date started: 12 May 2017
time elapsed: 2 weeks 5 days
Númenor is of a certain age now. He’s transitioning from being a little kid to being an unmodified-kid. And part of that, in our family, is that he has recently become responsible for his own wardrobe.
Babies and little kids, the way I see it, live in borrowed clothes. They are welcome to have favorites and to refuse to wear certain things and give input for purchasing decisions as they get older, but nothing really belongs to them. I decide what to buy, what to keep, how and when to mend it, when and how to care for it– they just live in it. But where little kids’ sizing ends, at around size 6/7, that changes.
Whereas in all the smaller sizes Númenor has already had clothing waiting for him when he was big enough to wear it, when he got big enough to wear a 6X/7, there was nothing in the hand-me-down bin. Instead, he got a checklist of clothes and accessories that needed to be in his wardrobe for the summer, and a budget to spend on them.
Of course, one of the ways he’s allowed to allocate funds is to ask me to make things for him. And of all the things he needed, the only one he couldn’t scrape together for himself was short-sleeved shirts. So I pulled out a cut of organic cotton sateen I bought on clearance years ago and showed him a selection of patterns that would work for the fabric, and we got to work.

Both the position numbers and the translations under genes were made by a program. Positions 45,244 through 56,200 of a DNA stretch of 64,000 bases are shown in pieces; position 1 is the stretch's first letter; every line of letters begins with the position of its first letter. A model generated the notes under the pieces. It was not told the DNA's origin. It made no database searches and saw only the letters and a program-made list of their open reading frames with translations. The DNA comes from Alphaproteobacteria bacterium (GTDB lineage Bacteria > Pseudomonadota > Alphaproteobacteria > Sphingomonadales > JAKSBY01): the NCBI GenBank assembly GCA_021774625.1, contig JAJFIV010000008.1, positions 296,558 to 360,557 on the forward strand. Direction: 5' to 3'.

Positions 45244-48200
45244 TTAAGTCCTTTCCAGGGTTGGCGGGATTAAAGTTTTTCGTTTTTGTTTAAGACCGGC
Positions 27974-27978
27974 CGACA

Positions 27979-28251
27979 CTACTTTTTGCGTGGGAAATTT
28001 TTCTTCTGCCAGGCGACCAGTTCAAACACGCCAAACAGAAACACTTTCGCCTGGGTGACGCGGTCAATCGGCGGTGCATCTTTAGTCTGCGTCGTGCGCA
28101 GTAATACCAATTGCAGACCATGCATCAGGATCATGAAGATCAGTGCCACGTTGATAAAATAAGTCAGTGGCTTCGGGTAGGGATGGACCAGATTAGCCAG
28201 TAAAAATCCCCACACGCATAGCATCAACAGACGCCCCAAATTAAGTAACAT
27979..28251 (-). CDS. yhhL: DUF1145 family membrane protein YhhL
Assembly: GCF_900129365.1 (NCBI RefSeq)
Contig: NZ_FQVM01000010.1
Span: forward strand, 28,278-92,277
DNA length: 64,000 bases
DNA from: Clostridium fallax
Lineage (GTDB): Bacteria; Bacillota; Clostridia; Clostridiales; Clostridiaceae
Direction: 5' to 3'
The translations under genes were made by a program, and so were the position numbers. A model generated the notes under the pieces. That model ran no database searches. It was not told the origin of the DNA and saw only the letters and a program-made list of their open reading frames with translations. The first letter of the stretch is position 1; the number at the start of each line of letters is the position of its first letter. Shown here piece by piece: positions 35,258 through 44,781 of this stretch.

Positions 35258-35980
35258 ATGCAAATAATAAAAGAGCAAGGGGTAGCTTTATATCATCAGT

And, as a bonus, we had enough fabric left over to cut a shirt (from a different pattern, natch) for Ithilien.
This is the first of a pair of coordinating-but-not-matching robot shirts for our summer adventures. The pattern Númenor wanted is a modernist send-up of a huipil– very simple, slightly boxy, with this lovely, smooth-against-the-skin blanket-stitch neckline cut to frame the collarbones.
Believe it or not, I had never used a blanket stitch to encase a rolled, curved hem like this before. It is ideal for the task technically, and a perfectly lighthearted design element for a child’s garment.
All in all, it makes for some gorgeous sunny-afternoon-on-the-back-deck sewing.
The fabric is “Robot Factory Screen Print” from Robert Kaufman. The pattern is Purl Soho’s embroidered denim jumper.
And, as an aside, here’s how last week’s WIP turned out: